If you are referring to crossed system, I don't think it's all that difficult, once you are familiar with it. I suggest that you work it out with poles first.
If you are referring to parallel, I find that challenging. I've attempted it a few times recently, but I haven't found yet that it adds anything to my dance except just another step.
Yes, it is crossed sys. and should'nt be that difficult but seemingly it is to me.
I've noticed that Vidort's parallel left side walking is usually only once towards the beginning of the dance when he approaches the first corner in the room and has to pivot left...I think it adds more than just another step or an easier way to navigate the first left turn..I think that it turns him on, in some way, and 'loads' his dance dramaticly ..for what comes later. Don't ask me to explain this..you just have to see it and get it.
ps. it may have something to do with the build of the music, too.

http://www.youtube.com/watch?v=mekNwq3AW4E

In this dance, he uses the alternative parallel walking on the woman's left to heighten the Disney-like frolicking of two fairies fluttering their wings thru the night air.
http://www.youtube.com/watch?v=G0Q80F3efeA

hey, you either like it or you dont..me, I like it. It may be too simple for someone as sophisticated as Bordertangoman. jee jee
 

JohnEm

Well-Known Member
Yes, it is crossed sys. and should'nt be that difficult but seemingly it is to me.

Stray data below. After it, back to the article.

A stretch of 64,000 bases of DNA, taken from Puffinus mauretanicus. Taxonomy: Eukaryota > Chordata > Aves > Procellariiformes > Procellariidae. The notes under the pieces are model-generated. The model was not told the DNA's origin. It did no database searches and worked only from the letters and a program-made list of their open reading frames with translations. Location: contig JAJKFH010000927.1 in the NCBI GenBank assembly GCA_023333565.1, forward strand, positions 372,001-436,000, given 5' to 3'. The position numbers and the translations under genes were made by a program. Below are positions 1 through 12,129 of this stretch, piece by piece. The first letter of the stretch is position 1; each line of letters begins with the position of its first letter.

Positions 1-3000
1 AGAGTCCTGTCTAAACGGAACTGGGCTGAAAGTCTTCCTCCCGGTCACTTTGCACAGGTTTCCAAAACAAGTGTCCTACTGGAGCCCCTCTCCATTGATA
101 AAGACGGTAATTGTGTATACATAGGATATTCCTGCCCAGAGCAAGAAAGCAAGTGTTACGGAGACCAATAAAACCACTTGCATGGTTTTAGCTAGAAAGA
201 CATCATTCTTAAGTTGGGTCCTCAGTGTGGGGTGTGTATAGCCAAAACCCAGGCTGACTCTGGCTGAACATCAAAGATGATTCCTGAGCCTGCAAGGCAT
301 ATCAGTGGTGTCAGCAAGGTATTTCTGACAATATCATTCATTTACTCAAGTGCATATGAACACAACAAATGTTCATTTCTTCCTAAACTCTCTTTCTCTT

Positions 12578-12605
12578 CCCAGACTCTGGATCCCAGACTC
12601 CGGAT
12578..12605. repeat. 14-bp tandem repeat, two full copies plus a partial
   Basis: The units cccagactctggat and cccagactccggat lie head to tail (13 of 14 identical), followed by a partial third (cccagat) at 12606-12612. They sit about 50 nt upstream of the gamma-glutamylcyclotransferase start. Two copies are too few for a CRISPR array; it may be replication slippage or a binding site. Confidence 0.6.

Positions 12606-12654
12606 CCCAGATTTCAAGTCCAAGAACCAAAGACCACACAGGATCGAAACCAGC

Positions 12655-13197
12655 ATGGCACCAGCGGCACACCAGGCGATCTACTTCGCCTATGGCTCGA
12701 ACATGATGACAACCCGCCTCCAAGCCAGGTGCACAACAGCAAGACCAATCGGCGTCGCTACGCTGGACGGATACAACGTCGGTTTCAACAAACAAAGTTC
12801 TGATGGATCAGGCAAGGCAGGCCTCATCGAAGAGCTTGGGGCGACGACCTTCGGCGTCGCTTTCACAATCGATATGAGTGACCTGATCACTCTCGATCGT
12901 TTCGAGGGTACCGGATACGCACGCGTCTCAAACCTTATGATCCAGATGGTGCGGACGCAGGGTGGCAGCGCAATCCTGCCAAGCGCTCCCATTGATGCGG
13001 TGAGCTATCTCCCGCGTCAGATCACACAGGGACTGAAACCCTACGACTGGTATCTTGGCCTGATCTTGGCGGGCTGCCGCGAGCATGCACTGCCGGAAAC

I've noticed that Vidort's parallel left side walking is usually only once towards the beginning of the dance when he approaches the first corner in the room and has to pivot left...I think it adds more than just another step or an easier way to navigate the first left turn..I think that it turns him on, in some way, and 'loads' his dance dramaticly ..for what comes later.
Ricardo Vidort was well down the path of his terminal illness at the time
of the Liz Haight video. It's typical of other demonstrations with his
trademark closed side parallel walking, apilado grapevine walk,
musicality and movement in the carousel.

D'chester has given enough suggestions for me to only add that the disassociation
anti-clockwise should accompany the sidestep. I usually traspie as Oscar
Casas demonstrates and D'chester's no step at all is equally valid though
maybe a little more challenging as a leader. What is without doubt is you
need to fluidly twist to disassociate with intent and you need a partner who
confidently follows the chest - it's a relatively unusual direction to twist
initially so be prepared for some acclimatisation.

If you get it right, eventually move from the three track walk to a two track
one apilado style and then try walking outside on the closed side in parallel